Latest Article|September 3, 2020|Free::
Making Grown Men Cry Since 1992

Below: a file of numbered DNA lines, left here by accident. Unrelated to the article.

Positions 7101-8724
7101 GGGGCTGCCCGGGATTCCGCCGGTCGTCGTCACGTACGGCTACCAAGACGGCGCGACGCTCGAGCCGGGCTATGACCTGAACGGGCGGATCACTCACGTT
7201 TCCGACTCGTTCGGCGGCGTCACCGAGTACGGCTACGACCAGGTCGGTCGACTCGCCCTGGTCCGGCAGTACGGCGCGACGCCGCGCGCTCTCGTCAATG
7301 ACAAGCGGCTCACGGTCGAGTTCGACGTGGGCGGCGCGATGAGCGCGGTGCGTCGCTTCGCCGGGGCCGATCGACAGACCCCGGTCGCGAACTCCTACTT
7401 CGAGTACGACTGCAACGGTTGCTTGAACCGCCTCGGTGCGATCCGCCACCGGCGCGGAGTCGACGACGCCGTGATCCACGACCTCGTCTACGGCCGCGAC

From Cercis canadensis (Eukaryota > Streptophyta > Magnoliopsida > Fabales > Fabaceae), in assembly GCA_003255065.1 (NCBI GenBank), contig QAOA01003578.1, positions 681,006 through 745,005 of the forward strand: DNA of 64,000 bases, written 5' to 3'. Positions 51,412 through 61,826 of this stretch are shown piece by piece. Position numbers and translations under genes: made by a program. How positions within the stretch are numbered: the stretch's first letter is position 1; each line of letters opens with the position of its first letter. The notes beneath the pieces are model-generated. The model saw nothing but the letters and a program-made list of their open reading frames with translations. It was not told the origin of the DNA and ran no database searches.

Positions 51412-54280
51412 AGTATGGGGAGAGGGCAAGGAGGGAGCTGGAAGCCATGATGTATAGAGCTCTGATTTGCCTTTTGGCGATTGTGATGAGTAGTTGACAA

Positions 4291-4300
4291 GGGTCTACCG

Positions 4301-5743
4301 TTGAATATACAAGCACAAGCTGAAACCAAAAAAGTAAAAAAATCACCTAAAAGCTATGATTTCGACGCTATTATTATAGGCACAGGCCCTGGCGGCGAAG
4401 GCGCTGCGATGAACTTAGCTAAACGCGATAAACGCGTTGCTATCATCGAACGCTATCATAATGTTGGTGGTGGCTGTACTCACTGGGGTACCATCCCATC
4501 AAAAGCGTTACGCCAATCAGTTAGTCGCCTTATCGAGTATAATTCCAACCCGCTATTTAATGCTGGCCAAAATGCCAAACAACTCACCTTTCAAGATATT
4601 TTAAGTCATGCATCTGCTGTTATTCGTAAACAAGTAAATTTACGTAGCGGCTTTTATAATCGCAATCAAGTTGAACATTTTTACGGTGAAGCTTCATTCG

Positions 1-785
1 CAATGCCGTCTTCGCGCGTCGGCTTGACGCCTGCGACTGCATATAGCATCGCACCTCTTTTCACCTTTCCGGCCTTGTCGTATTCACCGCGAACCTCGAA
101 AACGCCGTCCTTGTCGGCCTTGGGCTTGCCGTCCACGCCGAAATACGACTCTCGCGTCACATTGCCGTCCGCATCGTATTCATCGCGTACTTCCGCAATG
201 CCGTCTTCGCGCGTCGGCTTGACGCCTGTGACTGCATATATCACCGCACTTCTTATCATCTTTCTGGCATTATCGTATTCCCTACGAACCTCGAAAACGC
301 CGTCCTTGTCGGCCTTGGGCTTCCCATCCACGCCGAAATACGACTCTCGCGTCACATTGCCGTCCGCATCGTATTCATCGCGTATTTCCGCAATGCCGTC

Thanks for the Calories– I’ve gained eight pounds this year. Bad for my vanity, but a very good indication of the gastronomical happenings in our humble burg in 2006. Here are some of Albuquerque’s other "big" trends of the year. Closings: Particularly hard hit were the soul food restaurants, despite a passel of good reviews for many of them. Like I’ve said before, soul food restaurants in this town have the lifespan of butterflies, but they’re beautiful while they last. La Siringitu Vegetarian Café, Albuquerque’s first and only vegetarian soul food restaurant, officially closed on Saturday, Dec. 16. (But you can also still "Rent-a-Veggie-Chef" for caterings by calling 244-9105.) You can catch La Siringitu at one last shebang on Jan. 6 at 4 p.m., with a vegetarian buffet to boot. Other souls gone to heaven include Doc & Mz. V’s Diner, Canty’s Backwoods Smokehouse in Rio Rancho (Albuquerque’s only Carolina pulled pork), Big John’s BBQ and Big Mama’s B-B-Q. If you’re lucky, rumor has it you can still find Big Mama in a mobile food cart patrolling the Westside, while John may be setting up shop somewhere along East Central.I’ll always cherish my golden-fried memories of Bob’s Fish and Chips and Krispy Kreme Doughnuts, both knocked out within the past 12 months. Gone, too, are Pearl’s Dive, Marta’s Camino Real, Wrangler’s, Koury’s Deli, Howley’s Place and Sig’s. Mariscos Vallarta was also knocked out near Cottonwood Mall in 2006. Variety: There’s been a wellspring of new Vietnamese restaurants, particularly along the southeast Central corridor (with the notable exception of Kim’s in the Northeast Heights), so many it’s pretty much impossible to keep track of them all. Downtown continues to attract upscale comfort food, and this year saw Albuquerque’s first full-service Cuban restaurant open shop (Don Yasmany Cuban Restaurant and Bakery). Convenience: Two big improvements this year? Yummy Room Service (yummyroomservice.com, 833-EATS) delivers prepared meals from local restaurants. You can also order groceries from the Delivery Day LLC website (deliverydayllc.com), which they’ll walk right up to your front door.Late-night hunger became less of an issue in 2006, thanks to restaurants like New York Pizza Department staying open later than ever (3 a.m. on the weekends!).Buying gourmet foods is more convenient now because of a rash of new specialty stores–Trader Joe’s, Downtown Gourmet, Joe S. Sausage and Ravioli, Red Square, an Eastside Williams-Sonoma, new farmers’ markets in Nob Hill, Cake Fetish and Blackbird Pies all landed in Albuquerque in 2006. Booze: It was a great year for wine in Albuquerque. Of course, wine lofts were a big buzzword, with both Vivace and Slate Street uncorking new rooms strictly intended for wine service. Wine Spectator’s 2006 Dining Guide also doled out high praise to a number of local cellars, including Scalo Northern Italian Grill. In other booze news, Old Town finally–finally!–lifted the ban on drinking alcohol on its restaurant patios in 2006. The year also ushered in two swanky new martini bars: Olive, a sidebar of Lucky’s Lounge (Montgomery and Eubank) and, just in time for New Year’s Eve, Ba Shie (which means "ice") at Sandia Casino. On the pub front, Two Fools Tavern opened in Nob Hill, O’Niell’s Pub reopened in the Hiland district and Geckos added a second location in the Northeast Heights. Here’s looking at you, 2006, and cheers to 2007!